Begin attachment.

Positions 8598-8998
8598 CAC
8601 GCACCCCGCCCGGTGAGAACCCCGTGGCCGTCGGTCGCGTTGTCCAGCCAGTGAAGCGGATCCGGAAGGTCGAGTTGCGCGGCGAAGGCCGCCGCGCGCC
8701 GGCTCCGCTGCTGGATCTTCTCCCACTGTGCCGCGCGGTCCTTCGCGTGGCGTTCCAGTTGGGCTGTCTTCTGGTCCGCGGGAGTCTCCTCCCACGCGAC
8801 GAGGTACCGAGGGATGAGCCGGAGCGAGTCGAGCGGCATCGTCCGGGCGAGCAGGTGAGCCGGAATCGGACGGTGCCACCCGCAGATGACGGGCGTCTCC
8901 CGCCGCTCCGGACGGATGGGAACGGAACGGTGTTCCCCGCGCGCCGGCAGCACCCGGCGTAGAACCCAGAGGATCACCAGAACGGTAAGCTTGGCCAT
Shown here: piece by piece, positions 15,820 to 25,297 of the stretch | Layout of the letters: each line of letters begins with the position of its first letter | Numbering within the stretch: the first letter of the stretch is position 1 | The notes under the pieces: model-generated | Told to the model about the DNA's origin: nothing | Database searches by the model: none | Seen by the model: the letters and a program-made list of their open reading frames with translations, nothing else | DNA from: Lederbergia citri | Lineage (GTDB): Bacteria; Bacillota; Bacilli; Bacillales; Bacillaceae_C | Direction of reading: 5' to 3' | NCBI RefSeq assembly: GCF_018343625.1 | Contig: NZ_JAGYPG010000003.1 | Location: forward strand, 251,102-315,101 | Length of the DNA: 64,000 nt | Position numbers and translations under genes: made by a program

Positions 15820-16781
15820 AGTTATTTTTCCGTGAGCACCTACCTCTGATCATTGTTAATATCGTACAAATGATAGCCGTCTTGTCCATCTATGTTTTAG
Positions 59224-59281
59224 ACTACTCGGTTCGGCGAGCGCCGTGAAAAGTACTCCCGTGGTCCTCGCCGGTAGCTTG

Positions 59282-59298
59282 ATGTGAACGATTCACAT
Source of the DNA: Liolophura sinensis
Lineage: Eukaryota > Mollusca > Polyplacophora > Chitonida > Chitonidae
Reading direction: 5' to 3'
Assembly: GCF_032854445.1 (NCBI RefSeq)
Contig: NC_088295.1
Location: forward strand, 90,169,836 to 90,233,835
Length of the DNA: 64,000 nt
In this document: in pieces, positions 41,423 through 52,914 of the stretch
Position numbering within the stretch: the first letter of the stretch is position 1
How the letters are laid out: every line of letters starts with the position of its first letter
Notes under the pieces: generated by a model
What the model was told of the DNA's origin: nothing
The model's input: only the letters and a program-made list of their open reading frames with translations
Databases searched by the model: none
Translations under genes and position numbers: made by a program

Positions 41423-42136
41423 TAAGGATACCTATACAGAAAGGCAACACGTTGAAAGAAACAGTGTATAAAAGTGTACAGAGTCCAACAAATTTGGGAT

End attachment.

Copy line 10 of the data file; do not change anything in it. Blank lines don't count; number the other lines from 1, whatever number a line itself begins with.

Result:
Positions 59224-59281